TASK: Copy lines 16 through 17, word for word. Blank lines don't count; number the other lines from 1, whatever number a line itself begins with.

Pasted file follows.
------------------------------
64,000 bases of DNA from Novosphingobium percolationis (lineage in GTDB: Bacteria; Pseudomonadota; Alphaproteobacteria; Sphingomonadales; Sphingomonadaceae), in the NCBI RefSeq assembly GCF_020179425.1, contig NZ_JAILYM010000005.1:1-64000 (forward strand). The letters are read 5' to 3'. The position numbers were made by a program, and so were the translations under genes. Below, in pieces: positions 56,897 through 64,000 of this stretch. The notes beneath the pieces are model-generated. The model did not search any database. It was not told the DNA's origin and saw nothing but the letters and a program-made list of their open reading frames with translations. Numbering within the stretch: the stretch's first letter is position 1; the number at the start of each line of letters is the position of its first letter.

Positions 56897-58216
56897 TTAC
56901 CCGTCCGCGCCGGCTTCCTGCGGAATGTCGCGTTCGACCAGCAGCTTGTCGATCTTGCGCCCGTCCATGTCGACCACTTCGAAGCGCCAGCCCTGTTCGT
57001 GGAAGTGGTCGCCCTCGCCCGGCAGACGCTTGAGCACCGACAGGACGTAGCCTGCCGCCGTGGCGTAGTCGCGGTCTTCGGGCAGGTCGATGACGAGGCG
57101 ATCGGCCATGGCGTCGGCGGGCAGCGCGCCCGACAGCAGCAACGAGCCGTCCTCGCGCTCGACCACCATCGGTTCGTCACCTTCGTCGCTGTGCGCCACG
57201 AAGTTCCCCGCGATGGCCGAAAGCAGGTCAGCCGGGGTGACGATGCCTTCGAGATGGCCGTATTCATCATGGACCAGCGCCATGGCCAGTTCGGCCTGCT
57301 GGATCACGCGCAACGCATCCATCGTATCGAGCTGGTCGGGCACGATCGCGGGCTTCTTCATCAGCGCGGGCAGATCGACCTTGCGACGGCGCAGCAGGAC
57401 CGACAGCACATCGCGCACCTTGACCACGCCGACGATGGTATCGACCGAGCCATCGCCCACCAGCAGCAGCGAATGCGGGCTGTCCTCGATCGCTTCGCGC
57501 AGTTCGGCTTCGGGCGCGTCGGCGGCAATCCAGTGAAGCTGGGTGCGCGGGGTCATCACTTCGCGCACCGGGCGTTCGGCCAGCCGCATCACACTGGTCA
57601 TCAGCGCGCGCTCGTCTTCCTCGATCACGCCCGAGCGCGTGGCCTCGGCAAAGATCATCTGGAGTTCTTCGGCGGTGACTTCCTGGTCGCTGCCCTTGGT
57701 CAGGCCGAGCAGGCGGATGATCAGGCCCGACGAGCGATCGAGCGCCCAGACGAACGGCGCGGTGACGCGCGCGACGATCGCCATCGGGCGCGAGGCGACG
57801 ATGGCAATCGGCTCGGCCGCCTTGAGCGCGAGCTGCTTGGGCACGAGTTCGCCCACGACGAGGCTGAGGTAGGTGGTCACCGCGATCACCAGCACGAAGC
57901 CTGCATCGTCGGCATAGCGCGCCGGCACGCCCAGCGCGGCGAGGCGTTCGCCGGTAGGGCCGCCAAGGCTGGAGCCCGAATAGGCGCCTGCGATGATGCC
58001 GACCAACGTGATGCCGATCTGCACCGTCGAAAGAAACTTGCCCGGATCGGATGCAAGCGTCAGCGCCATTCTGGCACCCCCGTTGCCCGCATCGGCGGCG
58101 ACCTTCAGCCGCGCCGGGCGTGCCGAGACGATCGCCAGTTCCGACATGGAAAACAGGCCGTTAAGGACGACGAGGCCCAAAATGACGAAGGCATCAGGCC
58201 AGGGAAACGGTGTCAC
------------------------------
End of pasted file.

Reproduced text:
58101 ACCTTCAGCCGCGCCGGGCGTGCCGAGACGATCGCCAGTTCCGACATGGAAAACAGGCCGTTAAGGACGACGAGGCCCAAAATGACGAAGGCATCAGGCC
58201 AGGGAAACGGTGTCAC